New York Attorney General Eric Schneiderman Thursday announced actions against two Western New York debt collectors: an agreement permanently banning one from the debt collection business and a settlement requiring the other one to pay $175,000 in penalties.

A common theme in both actions was the allegation that the businesses tried to appear as attorneys to confuse consumers.

“More and more debt collectors are giving their businesses names that mimic law firms as a way to deceive individuals into thinking they are in legal trouble. Predatory scams that prey on Western New Yorkers will not be tolerated,” said Schneiderman. “These settlements put dishonest businesses that engage into deceptive practices on notice. Our office will prosecute unscrupulous debt collectors to the fullest extent of the law.”

One settlement was reached with John Chebat, who operates several debt collection businesses in the Buffalo area, including Western New York Capital, Inc.; International Asset Group, LLC; Unified Asset Solutions, LLC; Outsourced Legal Prep, LLC; Argos Alliance Group, LLC; and Check Systems Recovery, LLC.

The AG’s office entered into an agreement with Chebat requiring him to pay $175,000 in penalties and change his debt collection practices. Schneiderman alleged that Chebat’s collectors: sent letters to consumers on the letterhead of a local attorney, falsely represented to consumers that, if they did not settle a debt, their case would be referred to a “nationwide network of attorneys” or in-house counsel, engaged in Caller ID spoofing — the practice of causing a fictitious local number to be displayed consumer’s Caller ID display, including local court phone numbers – and other violations focused on misrepresenting legal consequences of non-payment.

Chebat told insideARM in a statement that he welcomes the changes that will be made within his companies.

“Debt collection is fundamental to the extension of credit for working Americans,” said Chebat. “The industry is ever changing and more changes are on the horizon. This investigation revealed opportunities for improving our systems and procedures. We believe our improvements will make us stronger and even more compliant with state and federal law.”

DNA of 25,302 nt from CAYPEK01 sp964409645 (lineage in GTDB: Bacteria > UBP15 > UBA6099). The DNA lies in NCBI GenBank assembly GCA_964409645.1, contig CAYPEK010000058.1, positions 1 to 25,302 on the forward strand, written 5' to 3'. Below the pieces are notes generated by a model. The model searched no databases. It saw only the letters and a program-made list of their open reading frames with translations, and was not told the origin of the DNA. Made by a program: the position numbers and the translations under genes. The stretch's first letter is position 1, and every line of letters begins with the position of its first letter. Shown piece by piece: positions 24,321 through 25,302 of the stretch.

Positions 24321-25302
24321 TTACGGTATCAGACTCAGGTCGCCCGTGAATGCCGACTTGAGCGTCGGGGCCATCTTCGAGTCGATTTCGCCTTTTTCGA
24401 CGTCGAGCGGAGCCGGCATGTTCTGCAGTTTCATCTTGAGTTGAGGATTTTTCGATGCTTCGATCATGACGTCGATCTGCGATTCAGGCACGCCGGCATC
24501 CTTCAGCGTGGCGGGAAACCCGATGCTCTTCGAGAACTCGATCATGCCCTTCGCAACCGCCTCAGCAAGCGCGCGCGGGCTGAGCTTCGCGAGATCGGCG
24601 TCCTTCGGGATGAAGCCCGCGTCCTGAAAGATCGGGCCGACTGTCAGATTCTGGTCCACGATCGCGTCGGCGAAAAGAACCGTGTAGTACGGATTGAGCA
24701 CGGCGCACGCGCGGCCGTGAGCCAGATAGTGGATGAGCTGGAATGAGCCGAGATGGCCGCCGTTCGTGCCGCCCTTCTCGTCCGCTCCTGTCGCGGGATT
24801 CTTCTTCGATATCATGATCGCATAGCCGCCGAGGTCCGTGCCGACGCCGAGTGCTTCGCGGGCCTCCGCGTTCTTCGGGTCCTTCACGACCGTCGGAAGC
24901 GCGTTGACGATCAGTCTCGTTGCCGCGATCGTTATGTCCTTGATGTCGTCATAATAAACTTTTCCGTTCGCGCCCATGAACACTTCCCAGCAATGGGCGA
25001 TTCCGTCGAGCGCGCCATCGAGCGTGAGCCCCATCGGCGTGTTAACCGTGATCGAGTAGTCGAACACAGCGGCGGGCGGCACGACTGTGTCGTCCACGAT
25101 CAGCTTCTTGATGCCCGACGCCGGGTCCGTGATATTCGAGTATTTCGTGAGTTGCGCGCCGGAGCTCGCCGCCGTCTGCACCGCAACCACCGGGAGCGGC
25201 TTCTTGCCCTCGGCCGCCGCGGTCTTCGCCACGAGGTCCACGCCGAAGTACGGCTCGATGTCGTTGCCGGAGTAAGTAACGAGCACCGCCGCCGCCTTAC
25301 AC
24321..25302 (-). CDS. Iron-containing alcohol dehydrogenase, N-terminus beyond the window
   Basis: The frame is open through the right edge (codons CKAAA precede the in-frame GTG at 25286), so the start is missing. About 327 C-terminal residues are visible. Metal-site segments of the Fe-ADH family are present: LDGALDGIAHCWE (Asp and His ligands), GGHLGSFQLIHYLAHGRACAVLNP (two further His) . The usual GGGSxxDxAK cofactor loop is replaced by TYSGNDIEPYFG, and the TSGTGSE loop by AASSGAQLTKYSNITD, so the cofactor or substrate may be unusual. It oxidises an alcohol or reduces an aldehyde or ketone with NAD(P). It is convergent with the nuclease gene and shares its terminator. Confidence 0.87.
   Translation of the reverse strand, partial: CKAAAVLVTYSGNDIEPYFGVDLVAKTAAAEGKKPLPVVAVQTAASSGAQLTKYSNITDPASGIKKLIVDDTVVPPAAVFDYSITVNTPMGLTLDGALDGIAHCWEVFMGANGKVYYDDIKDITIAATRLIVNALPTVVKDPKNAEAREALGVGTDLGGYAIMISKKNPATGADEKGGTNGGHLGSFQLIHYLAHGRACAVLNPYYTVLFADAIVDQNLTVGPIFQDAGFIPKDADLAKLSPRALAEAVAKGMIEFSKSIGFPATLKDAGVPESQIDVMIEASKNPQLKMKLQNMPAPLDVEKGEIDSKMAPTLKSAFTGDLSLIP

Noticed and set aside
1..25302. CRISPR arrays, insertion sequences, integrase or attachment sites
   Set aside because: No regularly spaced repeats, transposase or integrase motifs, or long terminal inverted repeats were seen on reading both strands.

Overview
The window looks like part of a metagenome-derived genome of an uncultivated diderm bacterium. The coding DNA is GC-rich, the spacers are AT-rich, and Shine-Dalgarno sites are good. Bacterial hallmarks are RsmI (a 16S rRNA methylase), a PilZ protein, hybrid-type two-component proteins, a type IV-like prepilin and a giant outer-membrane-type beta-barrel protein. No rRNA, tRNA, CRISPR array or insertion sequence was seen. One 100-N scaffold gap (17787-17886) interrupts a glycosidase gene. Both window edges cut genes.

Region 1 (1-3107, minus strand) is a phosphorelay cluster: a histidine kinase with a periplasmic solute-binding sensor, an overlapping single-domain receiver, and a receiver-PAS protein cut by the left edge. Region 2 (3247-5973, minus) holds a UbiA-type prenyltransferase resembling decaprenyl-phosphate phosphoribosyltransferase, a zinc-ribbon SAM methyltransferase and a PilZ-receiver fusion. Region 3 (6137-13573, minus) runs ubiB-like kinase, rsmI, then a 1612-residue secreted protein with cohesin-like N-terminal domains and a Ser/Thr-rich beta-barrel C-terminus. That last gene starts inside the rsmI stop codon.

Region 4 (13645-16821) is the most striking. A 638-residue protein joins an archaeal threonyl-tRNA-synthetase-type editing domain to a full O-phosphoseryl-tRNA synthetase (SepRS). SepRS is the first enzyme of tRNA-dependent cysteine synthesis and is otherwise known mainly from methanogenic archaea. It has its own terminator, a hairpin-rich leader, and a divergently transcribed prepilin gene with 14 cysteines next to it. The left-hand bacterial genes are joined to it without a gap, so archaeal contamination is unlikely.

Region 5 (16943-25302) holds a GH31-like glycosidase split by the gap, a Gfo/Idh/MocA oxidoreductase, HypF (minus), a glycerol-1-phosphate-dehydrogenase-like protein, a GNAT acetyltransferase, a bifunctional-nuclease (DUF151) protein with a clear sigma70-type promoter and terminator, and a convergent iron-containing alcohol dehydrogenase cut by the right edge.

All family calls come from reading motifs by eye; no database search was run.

In addition to paying $175,000, Chebat must, 1) install a system that permits him to monitor the calls of his collectors without their knowledge, 2) monitor his collectors on a regular basis to ensure that they are complying the law, 3) bar his employees from engaging in spoofing and representing that they are process servers, and 4) appoint a compliance officer responsible for ensuring that Chebat’s collectors comply with the law.

“We look forward to implementing these changes, which we believe will allow us to continue our growth as a leading company in the Western New York area,” added Chebat.

Schneiderman said that his Buffalo Regional office received hundreds of complaints from consumers about Chebat’s companies, prompting the investigation. (Read more about debt collection complaints in insideARM’s Complaints Issue)

Chebat said his companies did not have access to the specifics behind the majority of the consumer complaints, so they could not determine whether many of them had merit. Because of the technical nature of the alleged violations, the option of settlement became a business decision, he said.

The second investigation involved a debt collection business called “The Lombardo Davis Goldman Firm, LLC,” owned by Frank Davis. The name of the company was misleading because it mimicked a law firm’s name. Davis’ website compounded that deception by including the photo of a gavel and law books and making reference to litigation experts.

In an agreement made last year with the Schneiderman’s office, Davis was ordered to stop using a name that mimicked an unrelated law firm’s name and install a monitoring system of his employees to discourage them from engaging in improper and illegal conduct. Davis was further required to pay $20,000 in penalties.

In early 2012, the Attorney General’s office investigated Davis again and learned that he violated the original settlement. Davis again was using a name that mimicked a law firm name. He failed to disclose to the AG that he changed the name and location of his business. Davis failed to monitor his employees to assure that they were complying with the law.

The most recent agreement with Davis will shut down his debt collection agency and permanently bar him from participating in any consumer debt collection business in the state of New York. Davis was also required to pay an additional $5,000 penalty.

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